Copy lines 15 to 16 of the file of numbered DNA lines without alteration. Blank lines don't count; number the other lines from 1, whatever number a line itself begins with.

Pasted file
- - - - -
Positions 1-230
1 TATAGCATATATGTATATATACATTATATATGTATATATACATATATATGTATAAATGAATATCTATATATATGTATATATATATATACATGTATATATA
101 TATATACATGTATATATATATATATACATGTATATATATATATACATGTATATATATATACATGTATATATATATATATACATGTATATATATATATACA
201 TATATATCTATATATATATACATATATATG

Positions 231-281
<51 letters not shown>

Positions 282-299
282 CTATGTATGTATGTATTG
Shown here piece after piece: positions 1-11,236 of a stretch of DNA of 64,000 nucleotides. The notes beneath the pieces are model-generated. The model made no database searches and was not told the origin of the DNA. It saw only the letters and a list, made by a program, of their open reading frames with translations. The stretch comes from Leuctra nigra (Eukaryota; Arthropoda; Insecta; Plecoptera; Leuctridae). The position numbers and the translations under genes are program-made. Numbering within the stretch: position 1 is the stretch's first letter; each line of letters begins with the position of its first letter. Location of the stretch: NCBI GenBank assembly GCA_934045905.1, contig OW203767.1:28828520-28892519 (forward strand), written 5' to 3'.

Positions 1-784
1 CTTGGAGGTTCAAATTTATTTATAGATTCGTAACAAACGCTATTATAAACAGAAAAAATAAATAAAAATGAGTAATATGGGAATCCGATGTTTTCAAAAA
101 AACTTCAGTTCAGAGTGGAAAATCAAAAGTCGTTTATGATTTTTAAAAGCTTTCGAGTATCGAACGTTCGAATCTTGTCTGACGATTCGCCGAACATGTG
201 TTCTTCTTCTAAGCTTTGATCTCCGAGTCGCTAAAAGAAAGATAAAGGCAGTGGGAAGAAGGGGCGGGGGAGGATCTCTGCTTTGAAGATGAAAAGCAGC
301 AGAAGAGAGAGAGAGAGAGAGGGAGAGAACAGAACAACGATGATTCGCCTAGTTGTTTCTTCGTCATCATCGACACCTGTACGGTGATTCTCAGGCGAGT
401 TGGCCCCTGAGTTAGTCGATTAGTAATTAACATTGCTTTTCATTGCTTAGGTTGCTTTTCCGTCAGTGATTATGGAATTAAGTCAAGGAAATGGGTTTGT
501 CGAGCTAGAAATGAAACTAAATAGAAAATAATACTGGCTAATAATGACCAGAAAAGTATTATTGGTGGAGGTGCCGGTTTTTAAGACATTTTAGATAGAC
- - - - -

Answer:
401 TGGCCCCTGAGTTAGTCGATTAGTAATTAACATTGCTTTTCATTGCTTAGGTTGCTTTTCCGTCAGTGATTATGGAATTAAGTCAAGGAAATGGGTTTGT
501 CGAGCTAGAAATGAAACTAAATAGAAAATAATACTGGCTAATAATGACCAGAAAAGTATTATTGGTGGAGGTGCCGGTTTTTAAGACATTTTAGATAGAC